Based on Kubrick's pictorial for Look Magazine (January 18, 1949) entitled "Prizefighter," "Day Of The Fight" tells of a day in the life of a middleweight Irish boxer named Walter Cartier, ... See full summary »
A New York City doctor, who is married to an art curator, pushes himself on a harrowing and dangerous night-long odyssey of sexual and moral discovery after his wife admits that she once almost cheated on him.
Two days in the life of priest Father Fred Stadtmuller whose New Mexico parish is so large he can only spread goodness and light among his flock with the aid of a mono-plane. The priestly ... See full summary »
A ficticious war in an unidentified country provides the setting for this drama. Four soldiers survive the crash-landing of their plane to find themselves in a forest six miles behind enemy lines. The group, led by Lt. Corby, has a plan: They'll make their way to a nearby river, build a raft, and then, under cover of night, float back to friendly territory. Their plans for getting back safely are sidetracked by a young woman who stumbles across them as they hide in the woods, and by the nearby presence of an enemy general who one member of the group is determined to kill. Written by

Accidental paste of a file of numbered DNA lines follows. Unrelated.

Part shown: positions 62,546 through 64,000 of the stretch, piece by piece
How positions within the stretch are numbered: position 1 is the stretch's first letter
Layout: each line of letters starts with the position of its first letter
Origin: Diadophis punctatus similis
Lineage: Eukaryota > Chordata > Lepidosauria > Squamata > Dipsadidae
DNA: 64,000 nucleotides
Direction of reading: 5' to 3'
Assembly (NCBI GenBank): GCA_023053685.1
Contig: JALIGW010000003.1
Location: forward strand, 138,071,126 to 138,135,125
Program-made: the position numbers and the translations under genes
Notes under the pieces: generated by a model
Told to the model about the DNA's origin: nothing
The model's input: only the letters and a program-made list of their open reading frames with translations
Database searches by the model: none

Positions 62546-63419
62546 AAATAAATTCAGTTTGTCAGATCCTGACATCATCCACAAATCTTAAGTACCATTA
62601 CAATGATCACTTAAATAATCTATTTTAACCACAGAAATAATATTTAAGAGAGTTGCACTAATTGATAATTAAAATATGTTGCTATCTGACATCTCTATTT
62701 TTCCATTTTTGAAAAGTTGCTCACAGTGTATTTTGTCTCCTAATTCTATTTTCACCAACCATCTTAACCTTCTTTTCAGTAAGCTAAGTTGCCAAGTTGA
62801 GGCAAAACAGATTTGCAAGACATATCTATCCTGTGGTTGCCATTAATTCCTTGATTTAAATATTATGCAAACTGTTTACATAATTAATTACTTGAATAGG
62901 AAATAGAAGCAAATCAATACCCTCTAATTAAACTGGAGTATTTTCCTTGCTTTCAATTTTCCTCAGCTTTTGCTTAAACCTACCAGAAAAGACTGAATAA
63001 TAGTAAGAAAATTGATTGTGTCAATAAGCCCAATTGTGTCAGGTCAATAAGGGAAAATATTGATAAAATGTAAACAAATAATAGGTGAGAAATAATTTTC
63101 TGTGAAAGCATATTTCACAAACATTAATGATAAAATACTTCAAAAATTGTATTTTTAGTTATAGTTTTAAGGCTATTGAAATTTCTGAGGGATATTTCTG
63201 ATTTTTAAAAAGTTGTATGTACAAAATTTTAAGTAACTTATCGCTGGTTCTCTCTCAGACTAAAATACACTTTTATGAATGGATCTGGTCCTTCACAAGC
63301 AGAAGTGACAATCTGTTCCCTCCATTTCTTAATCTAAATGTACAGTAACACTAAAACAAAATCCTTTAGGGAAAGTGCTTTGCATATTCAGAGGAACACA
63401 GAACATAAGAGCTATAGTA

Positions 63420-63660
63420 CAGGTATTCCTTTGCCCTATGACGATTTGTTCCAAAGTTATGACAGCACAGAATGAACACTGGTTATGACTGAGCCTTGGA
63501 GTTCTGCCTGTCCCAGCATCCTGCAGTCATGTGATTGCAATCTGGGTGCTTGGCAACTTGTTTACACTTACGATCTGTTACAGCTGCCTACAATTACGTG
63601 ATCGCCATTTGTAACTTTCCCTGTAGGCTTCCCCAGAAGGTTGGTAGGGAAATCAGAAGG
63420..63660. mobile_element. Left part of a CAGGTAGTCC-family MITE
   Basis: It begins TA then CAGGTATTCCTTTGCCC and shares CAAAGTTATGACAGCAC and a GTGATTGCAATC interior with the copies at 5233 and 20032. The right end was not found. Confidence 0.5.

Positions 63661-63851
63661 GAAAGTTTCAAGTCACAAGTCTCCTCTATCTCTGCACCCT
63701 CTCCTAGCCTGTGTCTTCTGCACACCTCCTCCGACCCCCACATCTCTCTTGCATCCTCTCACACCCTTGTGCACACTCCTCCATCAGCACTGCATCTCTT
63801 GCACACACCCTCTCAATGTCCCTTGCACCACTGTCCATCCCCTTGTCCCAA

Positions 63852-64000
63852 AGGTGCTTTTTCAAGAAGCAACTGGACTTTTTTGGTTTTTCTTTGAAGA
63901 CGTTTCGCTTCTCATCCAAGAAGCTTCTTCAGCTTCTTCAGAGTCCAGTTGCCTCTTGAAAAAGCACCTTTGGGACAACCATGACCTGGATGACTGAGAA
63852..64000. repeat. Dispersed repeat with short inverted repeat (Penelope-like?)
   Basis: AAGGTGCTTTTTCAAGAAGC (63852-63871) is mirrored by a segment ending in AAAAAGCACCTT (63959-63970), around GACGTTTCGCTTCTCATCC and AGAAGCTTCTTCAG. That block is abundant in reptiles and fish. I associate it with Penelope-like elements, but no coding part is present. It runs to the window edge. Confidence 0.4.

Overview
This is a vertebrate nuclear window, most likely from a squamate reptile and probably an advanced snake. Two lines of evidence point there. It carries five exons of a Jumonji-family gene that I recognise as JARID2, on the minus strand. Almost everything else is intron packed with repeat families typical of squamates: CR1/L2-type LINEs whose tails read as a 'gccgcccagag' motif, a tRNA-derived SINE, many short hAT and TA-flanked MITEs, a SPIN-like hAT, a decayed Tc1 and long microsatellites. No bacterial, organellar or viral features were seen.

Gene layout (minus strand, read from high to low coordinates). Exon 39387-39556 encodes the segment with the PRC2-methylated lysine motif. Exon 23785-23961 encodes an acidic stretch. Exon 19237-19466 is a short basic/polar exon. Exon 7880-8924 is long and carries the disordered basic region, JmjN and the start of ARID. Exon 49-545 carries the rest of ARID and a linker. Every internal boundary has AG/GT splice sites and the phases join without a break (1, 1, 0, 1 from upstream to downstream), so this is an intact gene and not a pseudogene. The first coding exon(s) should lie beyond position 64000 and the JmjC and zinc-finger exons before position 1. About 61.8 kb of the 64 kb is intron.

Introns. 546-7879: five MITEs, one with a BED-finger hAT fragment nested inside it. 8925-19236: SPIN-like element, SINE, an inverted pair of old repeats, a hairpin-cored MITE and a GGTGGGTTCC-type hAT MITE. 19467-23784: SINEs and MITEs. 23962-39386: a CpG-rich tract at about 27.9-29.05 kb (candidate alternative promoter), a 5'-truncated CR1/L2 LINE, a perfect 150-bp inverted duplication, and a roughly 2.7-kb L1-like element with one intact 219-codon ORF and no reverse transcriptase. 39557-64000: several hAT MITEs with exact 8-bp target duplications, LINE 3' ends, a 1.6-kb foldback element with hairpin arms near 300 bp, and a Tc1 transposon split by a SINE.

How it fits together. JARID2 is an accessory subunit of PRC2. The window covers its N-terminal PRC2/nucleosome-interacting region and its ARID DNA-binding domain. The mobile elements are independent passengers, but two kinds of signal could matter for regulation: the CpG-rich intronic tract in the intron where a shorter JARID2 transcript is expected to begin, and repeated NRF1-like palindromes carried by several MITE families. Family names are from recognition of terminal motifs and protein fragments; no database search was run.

Eugene Kim <firstname.lastname@example.org>
This was thought to be a lost film, and one researcher, Mark Carducci, had suggested that Kubrick destroyed the negative following the death of Joseph Burstyn, the film's distributor. Bootleg copies abound, however, and there is one (legal) print in all of the Americas. It is located in the Kodak archives in Rochester, New York; the Kubrick estate allows viewing of the film with the provisos that it is screened by individuals (not groups), that the print never leaves the building in which it is housed, and that it cannot be duplicated in whole or in part. See more »
Fear and Desire is of interest mainly to Kubrick obsessives, who can plumb this pretentious clap trap for signs of his still-to-come greatness. Kubrick was right in seeking to ensure that the film was not screened or available on legitimate video. He considered it embarrassing and amateurish, and he was correct in his evaluation. This is a weak and tedious film--at 68 minutes it still seems longer than "Barry Lyndon"!--it nevertheless is of historical interest, and has its genuine absorbing moments. It's a difficult film to find (only "unofficial" copies are in circulation), though perhaps this may change if Kubrick's estate relents and has it released on video. Recommended only for Kubrick enthusiasts.
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